Just weeks before the Academy Awards, Jim Zingarelli, professor of art, offers his response to one of the Oscar favorites in the category of Foreign Language Films, The Great Beauty:
Art, Memory, and H. Richard Niebuhr: Seeing Paolo Sorrentino’s Film The Great Beauty
By Jim Zingarelli
E’ Cusi. I refer to it as Italian fatalism, expressed most succinctly in a shrug of the shoulders with both palms out, full eye contact, and the expression “e’ cusi”—as in, “that’s just the way it is.” You’re born, you grow up, fall in love, have a family, and eventually you die. E’ cusi. Fellini gave us La Dolce Vita (The Sweet Life) which was anything but: Maestroani and Ekberg embrace in the middle of the Trevi Fountain in the middle of a Roman night in the middle of a beautifully tragic temporality betrayed in the blank gazes of the marble gods.
Paolo Sorrentino now gives us La Grande Bellezza (The Great Beauty), a film that introduces us to Jep Garmbardella (played wonderfully by Toni Servillo). Jep is a Roman celebrity, a journalist, who parties hard among the fashionable elite of Rome. At 65, he has not written anything of note since his much-acclaimed novella “The Human Apparatus” was published some 40 years ago. We enter Jep’s birthday bacchanal: a multitude of dancing, grinding, bedazzled bodies in various throes of ecstatic pleasure (much of it chemically induced) moving to a pulsating track driven by bass and drum. Sorrentino openly shows us the decadence but does not dwell on it. This, indeed, is Jep’s perspective. In fact, none of it possesses much sensual shock or titillation anymore: “A few days after turning 65, I realized that I can’t waste any more time doing things I don’t want to do. “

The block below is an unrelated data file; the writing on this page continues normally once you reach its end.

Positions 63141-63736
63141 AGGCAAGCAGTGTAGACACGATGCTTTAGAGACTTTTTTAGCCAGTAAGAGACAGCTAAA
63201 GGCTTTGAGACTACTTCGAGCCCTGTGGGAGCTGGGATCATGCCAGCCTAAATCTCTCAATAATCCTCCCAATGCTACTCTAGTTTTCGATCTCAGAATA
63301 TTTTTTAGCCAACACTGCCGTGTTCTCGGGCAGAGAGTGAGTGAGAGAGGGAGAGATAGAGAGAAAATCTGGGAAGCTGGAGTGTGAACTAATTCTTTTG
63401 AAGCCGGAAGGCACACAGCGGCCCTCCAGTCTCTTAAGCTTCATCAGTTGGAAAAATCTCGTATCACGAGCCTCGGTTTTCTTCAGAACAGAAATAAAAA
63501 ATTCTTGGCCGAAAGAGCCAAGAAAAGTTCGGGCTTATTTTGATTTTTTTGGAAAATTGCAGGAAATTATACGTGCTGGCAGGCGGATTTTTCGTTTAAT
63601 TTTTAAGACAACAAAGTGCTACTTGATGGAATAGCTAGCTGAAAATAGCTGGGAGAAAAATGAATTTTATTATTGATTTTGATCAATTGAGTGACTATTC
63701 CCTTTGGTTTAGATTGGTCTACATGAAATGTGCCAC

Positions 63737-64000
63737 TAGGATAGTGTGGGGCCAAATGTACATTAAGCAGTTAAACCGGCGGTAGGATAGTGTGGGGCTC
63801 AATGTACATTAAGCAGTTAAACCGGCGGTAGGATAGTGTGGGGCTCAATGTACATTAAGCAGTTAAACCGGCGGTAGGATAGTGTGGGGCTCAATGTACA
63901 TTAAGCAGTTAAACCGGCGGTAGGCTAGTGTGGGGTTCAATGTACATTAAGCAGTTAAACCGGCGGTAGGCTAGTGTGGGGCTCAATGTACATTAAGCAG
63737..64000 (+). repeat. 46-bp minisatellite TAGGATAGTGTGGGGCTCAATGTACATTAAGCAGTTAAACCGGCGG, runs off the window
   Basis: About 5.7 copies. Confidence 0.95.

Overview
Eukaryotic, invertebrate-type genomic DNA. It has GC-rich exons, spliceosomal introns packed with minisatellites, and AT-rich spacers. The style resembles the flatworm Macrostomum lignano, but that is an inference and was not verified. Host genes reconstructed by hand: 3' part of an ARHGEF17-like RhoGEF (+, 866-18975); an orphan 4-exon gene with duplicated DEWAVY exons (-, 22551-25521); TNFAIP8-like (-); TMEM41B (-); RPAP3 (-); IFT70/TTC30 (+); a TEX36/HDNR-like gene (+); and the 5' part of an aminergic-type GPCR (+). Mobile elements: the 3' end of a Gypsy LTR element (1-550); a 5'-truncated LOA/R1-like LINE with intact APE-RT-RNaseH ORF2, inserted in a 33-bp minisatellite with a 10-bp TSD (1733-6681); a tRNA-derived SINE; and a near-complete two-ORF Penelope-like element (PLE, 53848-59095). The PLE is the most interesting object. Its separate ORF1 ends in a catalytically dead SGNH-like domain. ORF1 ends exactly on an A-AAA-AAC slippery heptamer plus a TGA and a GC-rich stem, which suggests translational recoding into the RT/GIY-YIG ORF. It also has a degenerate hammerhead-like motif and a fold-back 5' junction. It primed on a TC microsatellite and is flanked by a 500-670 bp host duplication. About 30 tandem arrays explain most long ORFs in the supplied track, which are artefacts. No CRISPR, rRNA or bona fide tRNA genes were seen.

Jep’s world is cinematically framed by Sorrentino employing the spatial limitations of balconies, balustrades, and stairwells. Even the hammock is a net that Jep must struggle to rise from. His apartment overlooks the Coliseum, a broken down oval of ancient Roman spettacoli, riddled with holes, filthy, and another reminder of an ancient past that some Italians find historically oppressive, even a barrier for any kind of creative innovation. It has become the anti-inspiration. Is it any wonder that at the dawn of the 20th century, Marinetti and his Futurist cohorts wanted to send all of the Veronese, Titian, and Tintoretto paintings “floating down the canals of Venice” to be finally rid of the past’s ostentation in order to blaze a new world? DeChirico’s surreal pictorial response to this was a stagnant Italy among its columns, arches, and broken statuary. A train passes, but let’s face it: in a painting nothing really moves. Nothing is actually heard.
”Something happens in Rome. Nothing happens in Rome,” Jep states flatly. He speaks the truth and has no qualms about confronting anyone else with it. A performance artist (whose work involves her running headlong, naked, into one of the arches supporting an ancient aqueduct) attempts to provide yet further shock tactics in her post-performance interview. She instructs Jep to write about her sexual exploits, her extreme behaviors, but he presses her with questions about artistic intention (and integrity?): “Again, what did you mean by ‘vibrations’?” he asks. She simply weeps, ”I don’t know.”
Like a prosecuting attorney, he presents the evidence he’s accumulated finding the accused guilty as charged. So we have truth but little beauty in this art. And he is not above turning his truth-telling on his own coterie of acquaintances (you can hardly call them friends). A fellow writer. Stefania brags about her 11 novels and continued creative output while being a “good mother.” Jep verbally exposes her quietly, simply, surgically. She’s been a panderer for “the party,” a woman who will use sex as a means to advance her career, and whose marriage and family life is a mere sham, a tailored appearance that “cuts a look” (in Italian, la bella figura) but without any real substance underneath.
Jep also has no trouble including himself among these poseurs: “This is my life and it’s nothing,” he tells us at one point and then among his friends he speaks of his life as “in tatters like the rest of us . . . on the brink of despair.” In his search for “the great beauty,” he has only one memory, one nostalgic moment, which permeates his thoughts: a first love that inspired his first book, and recently he has been told that she has died.